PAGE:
Culture & Ethics
Thanksgiving in the Light of Darwin’s Vision
Happy Thanksgiving — that is, in case you are planning to celebrate Thanksgiving in the way that we were accustomed to doing before 2020. For most of us, the holidays with friends and family from outside the confinement of your home are canceled this year. Like so much of our lives have been in the past year, they are locked down. With the COVID pandemic as an accelerator, we are seeing society shifted on a scale and with a speed no one could have imagined a year ago.
I first heard of what’s being called a Great Reset just a couple of weeks ago. It sounded like a conspiracy theory, but it’s far from that. It is spoken of openly by the likes of the World Economic Forum, and Canadian Prime Minister Justin Trudeau, who explain that COVID was just the right occasion for redesigning society. Some put a time frame on it: a new world by 2030. As a Member of Parliament, Ida Auken, from Denmark explained on the WEF website, she expects by that year to live on a transformed planet: “Welcome to the year 2030. Welcome to my city — or should I say, ‘our city.’ I don’t own anything. I don’t own a car. I don’t own a house. I don’t own any appliances or any clothes.”
It’s all about the retraining of men and women in a way that we previously associated with — what? It reminds me of our own pets.
Animals have no property. We give them toys to play but they don’t own the toys. They have no have no privacy either. We don’t have much of that left ourselves. They are confined to our homes, for the most part, and trained to obey, much as we have been this past year. Dogs have their crates, their form of quarantine, for their own good! If need be, they are muzzled — again, as we now take for granted on social media and with other censorship. We make all needed decisions for our cats and dogs. In the language of our increasingly technocratic culture, we are their “experts.” We control their interaction with other animals, except when we bring them to the fenced-in “dog run.” For them, it’s all routine. For us in 2020, it’s increasingly so.
Our Discovery Institute colleague Wesley Smith has written trenchantly about the Great Reset (see here and here), observing, “When I was young, the watchword of the left was ‘question authority.’ Today, it is “‘obey authority.’” This vision, where humans are reframed in an extraordinary new light, may appear to have come over the horizon suddenly. In fact, it’s been a long time on its way.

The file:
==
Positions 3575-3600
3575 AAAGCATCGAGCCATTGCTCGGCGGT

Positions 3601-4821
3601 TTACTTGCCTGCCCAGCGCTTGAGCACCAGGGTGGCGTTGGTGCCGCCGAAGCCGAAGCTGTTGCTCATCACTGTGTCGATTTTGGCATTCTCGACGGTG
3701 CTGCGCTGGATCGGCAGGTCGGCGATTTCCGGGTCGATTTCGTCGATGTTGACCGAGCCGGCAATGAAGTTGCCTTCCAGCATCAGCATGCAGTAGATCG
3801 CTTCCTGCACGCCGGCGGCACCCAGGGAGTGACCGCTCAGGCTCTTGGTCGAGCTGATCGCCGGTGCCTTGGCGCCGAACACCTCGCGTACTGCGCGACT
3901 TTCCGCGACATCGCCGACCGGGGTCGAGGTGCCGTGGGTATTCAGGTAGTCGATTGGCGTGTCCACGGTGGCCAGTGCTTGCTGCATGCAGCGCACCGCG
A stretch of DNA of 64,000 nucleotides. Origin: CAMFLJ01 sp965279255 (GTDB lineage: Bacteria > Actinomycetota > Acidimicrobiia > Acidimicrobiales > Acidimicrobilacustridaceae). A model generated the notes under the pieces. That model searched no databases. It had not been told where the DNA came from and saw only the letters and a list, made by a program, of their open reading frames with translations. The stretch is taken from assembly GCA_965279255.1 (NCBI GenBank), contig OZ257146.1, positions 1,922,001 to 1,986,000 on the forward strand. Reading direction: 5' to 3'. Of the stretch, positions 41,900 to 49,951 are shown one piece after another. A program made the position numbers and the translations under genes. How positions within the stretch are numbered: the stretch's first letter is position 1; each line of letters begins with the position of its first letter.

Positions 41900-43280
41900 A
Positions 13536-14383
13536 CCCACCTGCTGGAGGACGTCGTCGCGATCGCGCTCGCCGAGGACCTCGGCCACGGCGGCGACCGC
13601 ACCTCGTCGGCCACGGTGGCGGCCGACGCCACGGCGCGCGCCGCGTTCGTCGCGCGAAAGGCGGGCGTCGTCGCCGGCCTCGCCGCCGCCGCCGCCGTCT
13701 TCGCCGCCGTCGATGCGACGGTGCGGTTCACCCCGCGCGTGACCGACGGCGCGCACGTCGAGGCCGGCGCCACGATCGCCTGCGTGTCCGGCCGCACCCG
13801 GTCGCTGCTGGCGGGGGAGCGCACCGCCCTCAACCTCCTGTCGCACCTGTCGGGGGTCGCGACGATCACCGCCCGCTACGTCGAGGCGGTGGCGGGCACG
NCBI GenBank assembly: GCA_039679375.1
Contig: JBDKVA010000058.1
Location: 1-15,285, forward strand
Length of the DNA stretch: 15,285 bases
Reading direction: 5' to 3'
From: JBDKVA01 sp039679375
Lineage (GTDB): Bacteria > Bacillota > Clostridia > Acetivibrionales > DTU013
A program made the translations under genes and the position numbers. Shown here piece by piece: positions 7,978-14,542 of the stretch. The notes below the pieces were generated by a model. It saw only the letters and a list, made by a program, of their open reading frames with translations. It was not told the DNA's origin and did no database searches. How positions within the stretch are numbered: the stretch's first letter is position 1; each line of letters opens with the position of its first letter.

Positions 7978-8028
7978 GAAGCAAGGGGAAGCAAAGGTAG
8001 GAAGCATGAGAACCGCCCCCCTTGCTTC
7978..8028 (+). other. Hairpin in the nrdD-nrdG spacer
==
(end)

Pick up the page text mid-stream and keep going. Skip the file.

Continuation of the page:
Origin of an Idea
Where did the idea of people as animals come from? It may be the single profoundest consequence of the thinking of Charles Darwin. Darwin, ironically, stepped out onto the world stage, with the publication of the Origin of Species, on the day that would in the future be celebrated by all Americans as Thanksgiving: the last Thursday in November, 1859. He outlined a world of life without a source of design to which we could owe thanks. In later writing, he inveighed against the idea of a unique status or nature for humans. In the Descent of Man he asserted, “There is no fundamental difference between man and the higher mammals in their mental faculties.” In the future, he wrote, people would find it “wonderful” — in other words, shocking — that anyone should ever have thought that in our origins we are anything but animals:
The time will before long come when it will be thought wonderful, that naturalists, who were well acquainted with the comparative structure and development of man and other mammals, should have believed that each was the work of a separate act of creation.
If humans are not exceptional or designed in a divine image, reflected in our own faces, it makes a certain sense to control and mask us.
This will be no ordinary Thanksgiving and it won’t be an ordinary Christmas. Locking down the holidays may well be vital. I don’t claim expertise about public health. It is, though, without doubt in line with the Reset. There’s no conspiracy but, instead, lines of thought in our culture, and prominent people openly wishing to act on what they see as in the world’s best interest. And when did pets need occasions for reverence, thanks, or worship, anyway? Darwin, I think, would understand.